Dead store elimination gets very expensive when large numbers of instructions need to be analyzed. This patch limits the number of instructions analyzed per store to the value of the memdep-block-scan-limit parameter (which defaults to 100). This resulted in no observed difference in performance of the generated code, and no change in the statistics for the dead store elimination pass, but improved compilation time on some files by more than an order of magnitude.
Any update on this patch? I have an internal source file for which DSE is taking an inordinate amount of time:
1427.7928 ( 99.9%) 0.1237 ( 61.0%) 1427.9166 ( 99.9%) 1428.6744 ( 99.9%) Dead Store Elimination ... 1428.8521 (100.0%) 0.2030 (100.0%) 1429.0551 (100.0%) 1429.8275 (100.0%) Total
Applying this patch reduces this immensely:
17.7091 ( 94.3%) 0.0123 ( 14.7%) 17.7214 ( 93.9%) 17.7251 ( 93.8%) Dead Store Elimination ... 18.7871 (100.0%) 0.0837 (100.0%) 18.8707 (100.0%) 18.8947 (100.0%) Total
I'd be a lot more willing to say yes (though you can get yes from someone
else too!) if someone was committed to doing the work to actually making it
Because the short term things all over the place rarely end up short term :)
While plan is to convert the existing memdep passes, me doing it alone will
a longer process than folks are likely to want here.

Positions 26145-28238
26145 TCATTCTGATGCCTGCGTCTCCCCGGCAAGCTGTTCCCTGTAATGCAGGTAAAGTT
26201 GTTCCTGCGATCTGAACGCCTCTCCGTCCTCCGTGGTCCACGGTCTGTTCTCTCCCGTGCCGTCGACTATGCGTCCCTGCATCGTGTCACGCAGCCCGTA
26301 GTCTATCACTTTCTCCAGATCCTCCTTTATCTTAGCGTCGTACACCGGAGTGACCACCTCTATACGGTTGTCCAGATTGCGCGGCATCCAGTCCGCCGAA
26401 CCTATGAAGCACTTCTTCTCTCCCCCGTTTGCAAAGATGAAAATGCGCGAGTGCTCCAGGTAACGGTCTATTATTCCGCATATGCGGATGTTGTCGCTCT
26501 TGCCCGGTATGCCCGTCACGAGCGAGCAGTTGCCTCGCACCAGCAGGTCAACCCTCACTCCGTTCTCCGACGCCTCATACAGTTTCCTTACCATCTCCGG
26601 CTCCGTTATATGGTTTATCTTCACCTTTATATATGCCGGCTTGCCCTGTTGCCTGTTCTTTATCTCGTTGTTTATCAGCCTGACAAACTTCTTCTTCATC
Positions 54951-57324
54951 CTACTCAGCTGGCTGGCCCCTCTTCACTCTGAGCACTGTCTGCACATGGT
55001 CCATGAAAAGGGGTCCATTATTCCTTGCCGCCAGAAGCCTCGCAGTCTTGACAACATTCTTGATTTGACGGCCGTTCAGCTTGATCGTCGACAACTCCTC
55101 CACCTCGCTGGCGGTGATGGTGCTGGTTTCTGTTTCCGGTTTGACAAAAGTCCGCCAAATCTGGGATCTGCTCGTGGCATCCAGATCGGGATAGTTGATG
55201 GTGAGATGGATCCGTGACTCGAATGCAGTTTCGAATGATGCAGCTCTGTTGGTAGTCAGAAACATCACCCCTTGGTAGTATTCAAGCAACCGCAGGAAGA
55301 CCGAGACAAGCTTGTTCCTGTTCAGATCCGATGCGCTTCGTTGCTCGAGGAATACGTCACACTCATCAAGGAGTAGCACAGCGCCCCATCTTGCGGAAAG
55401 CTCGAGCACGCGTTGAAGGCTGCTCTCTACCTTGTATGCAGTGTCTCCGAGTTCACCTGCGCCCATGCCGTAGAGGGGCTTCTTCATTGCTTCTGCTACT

I think we need a stopgap fix for this non-linear compile time issue. I don't think waiting until it is reimplemented to use MemorySSA is a good strategy given the extreme compile time issues, and I can't even find a switch to disable this pass.
BTW, the author had provided a test case on the mailing list (there are two threads for this patch):
FWIW, I think it is reasonable to workaround quadratic compile time problems with temporary limits until a well scaling algorithm lands. However, I don't think this patch as-is is the correct approach.
Exposing the search limit of MemDep and allowing the dynamic search depth to be surfaced in the API seems like a really bad API.
Fundamentally, I think we should first bound the DSE scan when it has to call through to MemDep, which this effectively does, but in a very round-about way.
Then, if it necessary to give MemDep increasingly small scan limits, you should just add a vanilla input here, and decrease that limit in the DSE loop below rather than carrying-over the limit from one query to another query. But I'd really like to understand if all you actually need is to limit the DSE scan.